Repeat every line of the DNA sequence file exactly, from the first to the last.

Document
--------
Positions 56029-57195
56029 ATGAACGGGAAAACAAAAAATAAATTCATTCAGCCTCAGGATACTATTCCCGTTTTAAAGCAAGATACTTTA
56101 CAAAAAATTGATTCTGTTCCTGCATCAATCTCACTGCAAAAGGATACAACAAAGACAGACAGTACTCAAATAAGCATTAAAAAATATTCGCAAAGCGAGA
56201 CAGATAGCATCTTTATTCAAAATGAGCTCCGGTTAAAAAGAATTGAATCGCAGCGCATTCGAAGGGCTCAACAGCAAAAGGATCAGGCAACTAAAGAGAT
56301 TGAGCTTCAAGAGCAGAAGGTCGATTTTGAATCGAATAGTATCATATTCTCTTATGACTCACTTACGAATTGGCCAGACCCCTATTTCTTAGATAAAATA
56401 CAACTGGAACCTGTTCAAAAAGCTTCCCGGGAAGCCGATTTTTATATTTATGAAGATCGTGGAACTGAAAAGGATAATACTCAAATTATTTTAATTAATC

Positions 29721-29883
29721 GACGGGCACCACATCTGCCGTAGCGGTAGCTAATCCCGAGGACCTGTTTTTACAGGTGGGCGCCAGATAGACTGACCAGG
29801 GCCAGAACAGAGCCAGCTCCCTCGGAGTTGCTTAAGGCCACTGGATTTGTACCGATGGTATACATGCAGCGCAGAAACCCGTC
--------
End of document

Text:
Positions 56029-57195
56029 ATGAACGGGAAAACAAAAAATAAATTCATTCAGCCTCAGGATACTATTCCCGTTTTAAAGCAAGATACTTTA
56101 CAAAAAATTGATTCTGTTCCTGCATCAATCTCACTGCAAAAGGATACAACAAAGACAGACAGTACTCAAATAAGCATTAAAAAATATTCGCAAAGCGAGA
56201 CAGATAGCATCTTTATTCAAAATGAGCTCCGGTTAAAAAGAATTGAATCGCAGCGCATTCGAAGGGCTCAACAGCAAAAGGATCAGGCAACTAAAGAGAT
56301 TGAGCTTCAAGAGCAGAAGGTCGATTTTGAATCGAATAGTATCATATTCTCTTATGACTCACTTACGAATTGGCCAGACCCCTATTTCTTAGATAAAATA
56401 CAACTGGAACCTGTTCAAAAAGCTTCCCGGGAAGCCGATTTTTATATTTATGAAGATCGTGGAACTGAAAAGGATAATACTCAAATTATTTTAATTAATC

Positions 29721-29883
29721 GACGGGCACCACATCTGCCGTAGCGGTAGCTAATCCCGAGGACCTGTTTTTACAGGTGGGCGCCAGATAGACTGACCAGG
29801 GCCAGAACAGAGCCAGCTCCCTCGGAGTTGCTTAAGGCCACTGGATTTGTACCGATGGTATACATGCAGCGCAGAAACCCGTC